Appliance of science stores up hope for a brighter future
Science and youth are like motherhood and apple pie: everybody supports them and nobody is against them.
The yearly Young Scientist exhibition celebrates both. It is an uplifting occasion. Hordes of clever and creative youngsters display the fruits of their learning and toil. If these kids are this country’s future, the future is bright.
Very early yesterday morning a greyer-headed group gathered on the fringe of the exhibition. BT, the telco sponsoring the event, sought to infect an older audience with the fever of youthful innovation abroad in the Royal Dublin Society this week.
Speakers (your correspondent was one) chipped in ideas on innovation, and an audience, coming mostly from the world of commerce, kicked them about.
Among the speakers wasSeán O’Driscoll, the boss of Glen Dimplex, an Irish company which makes and sells across a range of domestic appliances into markets from east Asia to North America.
From its 26 research and development centres around the world, O’Driscoll’s company has developed a new generation of storage heaters.
It has ploughed more money into the project than any other in the company’s 40-year history.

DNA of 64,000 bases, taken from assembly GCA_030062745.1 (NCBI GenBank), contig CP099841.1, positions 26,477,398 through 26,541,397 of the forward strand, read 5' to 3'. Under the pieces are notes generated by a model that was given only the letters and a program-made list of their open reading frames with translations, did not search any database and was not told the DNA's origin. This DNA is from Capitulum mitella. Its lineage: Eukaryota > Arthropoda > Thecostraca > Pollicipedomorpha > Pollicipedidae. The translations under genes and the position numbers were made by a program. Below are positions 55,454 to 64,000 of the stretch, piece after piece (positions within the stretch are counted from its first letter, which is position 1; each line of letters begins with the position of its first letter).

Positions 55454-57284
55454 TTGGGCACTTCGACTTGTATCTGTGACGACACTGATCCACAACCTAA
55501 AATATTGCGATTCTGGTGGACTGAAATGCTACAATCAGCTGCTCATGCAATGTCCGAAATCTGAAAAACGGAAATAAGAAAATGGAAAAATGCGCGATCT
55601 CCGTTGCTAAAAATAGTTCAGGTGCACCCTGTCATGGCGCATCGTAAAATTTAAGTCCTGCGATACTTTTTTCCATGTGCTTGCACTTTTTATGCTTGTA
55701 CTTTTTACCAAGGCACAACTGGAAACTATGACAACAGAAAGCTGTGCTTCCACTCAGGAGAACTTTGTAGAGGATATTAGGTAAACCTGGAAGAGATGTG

O’Driscoll believes the pay-off will be big because wind and solar power, among other things, are transforming the electricity industry and that intelligent storage heating is the future.
Ireland needs many more businesses and bosses like Glen Dimplex and O’Driscoll.
Máire Geoghegan-Quinn also spoke. She runs the European Commission’s efforts to bolster research and innovation across the continent.
Her message was upbeat, as was that of Irishman Niall Dunne. Enigmatically titled “chief sustainability officer” at BT in London, he believes that the world may be on the cusp of “the next great industrial revolution”.
If the national mood has lifted recently, it was nowhere more in evidence than in the RDS yesterday.